9-24-17 6:49 PM EDT | Email Article

By Mike Murphy

Many kneel or lock arms in unity; Trump denies fuelling racial tensions

Scores of NFL players made public displays of unity Sunday in defiance of President Donald Trump's criticism of those who protest during the playing of the national anthem, as Trump denied he was inflaming racial tensions.

Forms of protest were seen at every NFL game Sunday. Some players took a knee while "The Star-Spangled Banner" was played, others locked arms or stayed off the field entirely (http://www.espn.com/nfl/story/_/id/20801902/pittsburgh-steelers-remain-locker-room-national-anthem). While about 70% of NFL players are African American, white players took part too, including New England Patriots quarterback Tom Brady (https://twitter.com/MarkDanielsPJ/status/911998394981322755).

(https://twitter.com/christoq/status/911965339587534848)

(https://twitter.com/Sports1280/status/912000791501828096)

(https://twitter.com/TomNamako/status/911999035279585280)

(https://twitter.com/Lelliottphoto/status/911999736663744514)

Trump renewed a yearlong feud with former San Francisco 49ers quarterback Colin Kaepernick on Friday. Last year, Kaepernick took a knee (http://www.marketwatch.com/story/colin-kaepernick-again-sits-out-national-anthem-others-join-protest-2016-09-01)during the pre-game anthem to protest racial inequality and police brutality. In a speech in Alabama on Friday (http://www.cnn.com/2017/09/22/politics/donald-trump-alabama-nfl/index.html), Trump said NFL owners should fire any "son of a bitch" who "disrespects our flag."

On Sunday, Trump denied that he was inflaming racial tensions. "This has nothing to do with race," he said, according to a White House statement. "I've never said anything about race. This has nothing to do with race or anything else. This has to do with respect for our country, and respect for our flag."

A number of athletes and NFL owners strongly defended players' rights to protest, and many NFL teams met before Sunday's games to discuss how they should respond.

Oakland Raiders owner Mark Davis, for example, issued a statement Sunday (http://www.mercurynews.com/2017/09/24/raiders-owner-mark-davis-issues-statement-to-espn-in-wake-of-donald-trumps-comments/)supporting his players' right to protest, asking them to "do it with class. Do it with pride."

Even Patriots owner Bob Kraft (https://twitter.com/Patriots/status/911926759590957056), a supporter and friend of Trump, said he was "deeply disappointed" by the president's comments, and supported players' rights "to peacefully affect social change."

The Seattle Seahawks were among the teams that stayed in the locker room during the anthem. In a statement, the team said (https://twitter.com/seahawksPR/status/912038744408166401): "We will not stand for the injustice that has plagued people of color in this country. . . . We unite to oppose those that would deny us our most basic freedoms."

Speaking after his game Sunday, Buffalo Bills running back LeSean McCoy said (https://twitter.com/JoeBuscaglia/status/912059303221239808)he "cannot support our president acting like a jerk."

Trump renewed his attacks against the NFL in a series of tweets Sunday morning, again calling for owners to "fire or suspend" players "disrespecting our flag," and calling kneeling "not acceptable." Trump also criticized the league's attendance and TV ratings, and suggested fans should boycott games as a counter-protest.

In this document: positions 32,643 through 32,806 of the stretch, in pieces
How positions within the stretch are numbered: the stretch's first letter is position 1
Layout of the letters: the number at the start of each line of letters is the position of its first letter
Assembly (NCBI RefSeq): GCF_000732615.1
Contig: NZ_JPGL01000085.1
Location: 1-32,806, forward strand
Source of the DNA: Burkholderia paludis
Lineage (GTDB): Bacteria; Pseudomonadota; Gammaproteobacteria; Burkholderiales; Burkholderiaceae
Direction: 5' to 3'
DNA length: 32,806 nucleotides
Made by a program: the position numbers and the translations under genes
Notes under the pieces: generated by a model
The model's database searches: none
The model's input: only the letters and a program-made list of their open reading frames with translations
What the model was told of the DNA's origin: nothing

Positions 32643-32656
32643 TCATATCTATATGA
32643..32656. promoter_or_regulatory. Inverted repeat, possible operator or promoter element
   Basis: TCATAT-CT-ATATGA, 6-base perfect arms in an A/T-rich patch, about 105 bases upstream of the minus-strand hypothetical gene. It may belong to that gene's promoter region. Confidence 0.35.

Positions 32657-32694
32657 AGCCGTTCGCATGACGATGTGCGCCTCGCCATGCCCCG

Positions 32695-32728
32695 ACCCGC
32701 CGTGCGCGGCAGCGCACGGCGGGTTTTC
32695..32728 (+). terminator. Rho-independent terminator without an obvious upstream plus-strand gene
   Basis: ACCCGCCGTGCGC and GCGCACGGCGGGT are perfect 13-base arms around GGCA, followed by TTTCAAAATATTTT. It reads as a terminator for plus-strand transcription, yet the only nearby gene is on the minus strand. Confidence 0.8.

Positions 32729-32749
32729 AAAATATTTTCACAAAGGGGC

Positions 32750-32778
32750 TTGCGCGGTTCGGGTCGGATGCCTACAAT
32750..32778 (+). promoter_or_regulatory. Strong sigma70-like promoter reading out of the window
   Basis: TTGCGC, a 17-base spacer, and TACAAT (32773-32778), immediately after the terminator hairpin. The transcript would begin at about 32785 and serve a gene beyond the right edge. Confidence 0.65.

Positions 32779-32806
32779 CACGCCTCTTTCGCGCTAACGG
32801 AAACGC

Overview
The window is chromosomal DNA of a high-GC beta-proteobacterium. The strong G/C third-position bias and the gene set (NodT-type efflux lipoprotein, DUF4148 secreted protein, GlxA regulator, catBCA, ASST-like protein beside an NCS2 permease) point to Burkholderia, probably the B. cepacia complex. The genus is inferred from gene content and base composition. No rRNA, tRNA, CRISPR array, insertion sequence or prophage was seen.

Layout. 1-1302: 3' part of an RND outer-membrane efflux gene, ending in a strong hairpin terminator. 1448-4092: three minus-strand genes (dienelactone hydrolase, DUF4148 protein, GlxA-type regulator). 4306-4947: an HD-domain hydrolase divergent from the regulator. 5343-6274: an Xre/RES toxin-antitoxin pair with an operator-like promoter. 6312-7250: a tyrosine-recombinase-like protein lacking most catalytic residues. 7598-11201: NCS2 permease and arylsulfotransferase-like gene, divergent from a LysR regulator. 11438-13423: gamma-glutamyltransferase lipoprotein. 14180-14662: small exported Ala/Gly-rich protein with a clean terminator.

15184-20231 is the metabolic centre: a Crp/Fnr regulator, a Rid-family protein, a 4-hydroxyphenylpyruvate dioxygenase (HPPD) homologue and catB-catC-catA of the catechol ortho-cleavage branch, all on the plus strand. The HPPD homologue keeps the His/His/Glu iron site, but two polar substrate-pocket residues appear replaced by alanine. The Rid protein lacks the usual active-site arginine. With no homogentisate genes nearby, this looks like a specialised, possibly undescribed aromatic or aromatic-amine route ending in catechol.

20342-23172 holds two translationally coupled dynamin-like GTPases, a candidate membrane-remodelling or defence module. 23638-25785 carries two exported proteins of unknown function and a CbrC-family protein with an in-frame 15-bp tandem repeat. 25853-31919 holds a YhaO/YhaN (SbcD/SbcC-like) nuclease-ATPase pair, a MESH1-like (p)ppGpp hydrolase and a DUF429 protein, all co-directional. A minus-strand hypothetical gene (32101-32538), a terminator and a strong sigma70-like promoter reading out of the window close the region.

(https://twitter.com/realDonaldTrump/status/911904261553950720)

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(https://twitter.com/realDonaldTrump/status/912018945158402049)

(https://twitter.com/realDonaldTrump/status/912080538755846144)

Meanwhile, athletes' protests against Trump's comments spread to other sports. On Saturday night, Oakland Athletics rookie catcher Bruce Maxwell became the first MLB player (http://www.sfgate.com/athletics/article/A-s-Bruce-Maxwell-first-MLB-player-to-kneel-for-12223798.php)to kneel during the national anthem. On Saturday, Trump said he had revoked an invitation (http://www.mercurynews.com/2017/09/23/warriors-critical-of-donald-trumps-withdrawn-invitation/)for the NBA champion Golden State Warriors to visit the White House after team leader Stephen Curry said he didn't want to go. A number of top players -- including LeBron James, who called Trump "U bum" (https://twitter.com/KingJames/status/911610455877021697) -- publicly supported Curry and the Warriors.

(https://twitter.com/itsmeglinehan/status/911805213832568832)Players also protested as the WNBA Finals between the Los Angeles Sparks and Minnesota Lynx began Sunday, with the Sparks walking off the floor and the Lynx locking arms for the anthem.

NASCAR appeared to be one sport where protests would not be tolerated, after several team owners told the Associated Press (https://apnews.com/dc7ba43160d049eca3a0460d093ad8e1/The-Latest:-NASCAR-owners-discourage-anthem-protests)they would fire drivers or crew members who protested during the anthem.

Also on Sunday, the NHL champion Pittsburgh Penguins accepted an invitation (https://www.washingtonpost.com/news/early-lead/wp/2017/09/24/pittsburgh-penguins-announce-they-have-accepted-invitation-to-attend-white-house/?utm_term=.875a17f4559e)to visit the White House.

-Mike Murphy; 415-439-6400; AskNewswires@dowjones.com

 

(END) Dow Jones Newswires

09-24-17 1849ET

Copyright (c) 2017 Dow Jones & Company, Inc.
Copyright 2017 MarketWatch
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